There are many sculptures that represent Hinduism but there is none which is more representative of Hinduism than the statues of Shiva Nataraja or Shiva as the lord of Dance. This was a form of perfected sculpture under the royal patronage of the south Indian Chola dynasty during the late 10th to 11th centuries. Queen Sembiyan Mahadevi was the architect behind the Chola version of the Dancing Shiva. The royal families were known not to associate themselves with some aspect of a deity, and the efforts of Mahadevi were vital in ensuring a bond between Chola state and Shiva Nataraja. Generally, the Dance of Shiva was regarded a dance of cosmic proportions that signified the universe’s cycle of death and rebirth. This in turn signified the liberation of the believer through Shiva’s compassion. Iconography is a very vital aspect of art and this sculpture showed Shiva with four arms dancing on the prostrate body of Apasmara. The right and the left arms signifies abhaya “have no faar” and promise of liberation respectively.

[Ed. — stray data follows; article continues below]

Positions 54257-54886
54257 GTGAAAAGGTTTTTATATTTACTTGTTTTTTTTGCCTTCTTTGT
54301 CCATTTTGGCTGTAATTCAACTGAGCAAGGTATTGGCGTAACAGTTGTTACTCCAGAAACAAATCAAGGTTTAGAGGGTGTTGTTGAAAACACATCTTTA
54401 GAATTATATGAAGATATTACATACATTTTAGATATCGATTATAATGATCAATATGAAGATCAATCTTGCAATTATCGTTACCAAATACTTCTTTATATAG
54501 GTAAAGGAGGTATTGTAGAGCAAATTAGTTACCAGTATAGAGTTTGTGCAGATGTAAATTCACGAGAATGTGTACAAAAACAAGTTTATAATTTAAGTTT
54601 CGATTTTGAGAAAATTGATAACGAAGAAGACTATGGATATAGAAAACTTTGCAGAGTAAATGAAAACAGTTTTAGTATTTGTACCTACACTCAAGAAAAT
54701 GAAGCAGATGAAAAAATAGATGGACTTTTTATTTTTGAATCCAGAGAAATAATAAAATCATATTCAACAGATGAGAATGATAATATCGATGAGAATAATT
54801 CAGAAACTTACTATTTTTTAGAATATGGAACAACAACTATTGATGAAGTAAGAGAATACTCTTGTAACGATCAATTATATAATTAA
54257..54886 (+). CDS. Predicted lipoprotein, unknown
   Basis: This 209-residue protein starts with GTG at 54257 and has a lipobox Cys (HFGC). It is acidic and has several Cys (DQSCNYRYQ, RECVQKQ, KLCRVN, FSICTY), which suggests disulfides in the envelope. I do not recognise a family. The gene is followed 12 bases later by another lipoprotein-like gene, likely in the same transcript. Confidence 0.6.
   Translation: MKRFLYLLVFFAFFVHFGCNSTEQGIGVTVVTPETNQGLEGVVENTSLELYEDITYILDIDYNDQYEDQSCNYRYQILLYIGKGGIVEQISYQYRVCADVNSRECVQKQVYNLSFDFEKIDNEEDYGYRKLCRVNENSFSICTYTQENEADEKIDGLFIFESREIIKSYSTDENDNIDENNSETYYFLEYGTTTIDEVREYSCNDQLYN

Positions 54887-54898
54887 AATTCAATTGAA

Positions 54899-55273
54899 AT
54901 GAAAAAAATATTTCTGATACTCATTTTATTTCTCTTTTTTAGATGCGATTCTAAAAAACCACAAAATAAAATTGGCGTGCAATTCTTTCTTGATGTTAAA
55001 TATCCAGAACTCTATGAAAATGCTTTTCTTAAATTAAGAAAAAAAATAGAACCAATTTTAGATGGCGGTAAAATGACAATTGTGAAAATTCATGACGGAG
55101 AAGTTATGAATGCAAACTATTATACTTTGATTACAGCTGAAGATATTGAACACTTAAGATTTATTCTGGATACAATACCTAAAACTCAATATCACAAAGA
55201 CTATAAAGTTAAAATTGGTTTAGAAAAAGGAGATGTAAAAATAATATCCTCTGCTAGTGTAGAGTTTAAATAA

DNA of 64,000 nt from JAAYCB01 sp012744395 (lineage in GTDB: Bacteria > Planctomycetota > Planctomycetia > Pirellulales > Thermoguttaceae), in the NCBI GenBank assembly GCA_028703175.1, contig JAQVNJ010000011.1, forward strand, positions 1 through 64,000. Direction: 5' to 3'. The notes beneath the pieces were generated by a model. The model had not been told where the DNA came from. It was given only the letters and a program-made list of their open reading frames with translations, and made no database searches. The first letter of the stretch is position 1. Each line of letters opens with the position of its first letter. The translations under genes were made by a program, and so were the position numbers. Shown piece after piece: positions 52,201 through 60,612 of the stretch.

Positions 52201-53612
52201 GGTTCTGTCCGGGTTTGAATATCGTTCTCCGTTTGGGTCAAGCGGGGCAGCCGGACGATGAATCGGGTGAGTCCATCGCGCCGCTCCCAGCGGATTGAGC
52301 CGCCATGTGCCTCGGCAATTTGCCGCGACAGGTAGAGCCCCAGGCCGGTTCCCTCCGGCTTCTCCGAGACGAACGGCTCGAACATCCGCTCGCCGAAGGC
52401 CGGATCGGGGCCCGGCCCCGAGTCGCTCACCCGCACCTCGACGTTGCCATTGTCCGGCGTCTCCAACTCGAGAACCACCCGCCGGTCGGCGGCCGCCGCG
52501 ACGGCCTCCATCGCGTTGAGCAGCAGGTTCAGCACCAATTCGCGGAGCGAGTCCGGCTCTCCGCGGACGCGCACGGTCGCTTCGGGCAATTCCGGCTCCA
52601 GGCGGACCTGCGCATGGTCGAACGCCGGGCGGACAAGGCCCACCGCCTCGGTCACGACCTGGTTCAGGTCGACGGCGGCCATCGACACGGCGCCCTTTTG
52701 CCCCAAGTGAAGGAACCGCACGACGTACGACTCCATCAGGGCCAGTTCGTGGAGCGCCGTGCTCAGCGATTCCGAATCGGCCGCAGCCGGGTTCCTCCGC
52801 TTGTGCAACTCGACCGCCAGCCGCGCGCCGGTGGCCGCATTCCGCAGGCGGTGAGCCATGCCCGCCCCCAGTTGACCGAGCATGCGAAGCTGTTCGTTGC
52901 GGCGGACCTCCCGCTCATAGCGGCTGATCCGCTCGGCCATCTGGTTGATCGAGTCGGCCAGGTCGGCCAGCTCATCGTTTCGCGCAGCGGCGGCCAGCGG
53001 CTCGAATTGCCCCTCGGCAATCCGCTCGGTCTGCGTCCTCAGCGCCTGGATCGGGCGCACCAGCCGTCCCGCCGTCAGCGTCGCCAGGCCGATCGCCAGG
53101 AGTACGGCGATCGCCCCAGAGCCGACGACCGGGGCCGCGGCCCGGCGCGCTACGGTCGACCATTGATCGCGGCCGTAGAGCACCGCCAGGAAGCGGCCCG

Kandariya Mahadeva temple at Khajurabo was a typical style of the southern temple. The southern temples had a longitudinal axis and greatly expanded dimensions. Specifically, their superstructures were characterized by four-sided hollow pyramid. The front of Rajarajeshwara had a flat roof as opposed to the pyramidal roofs of the northern style. Each story of the southern temple was articulated by a large cornice while the exterior walls were ornamented with niches each holding a single statue. The northern temples were characterized by complex pillars with some having over 144 marble pillars. These pillars were all carved in. example include the golden temple of India.
The Ananda Temple is an architectural wonder in a fusion of Mon and adopted Indian style of architecture.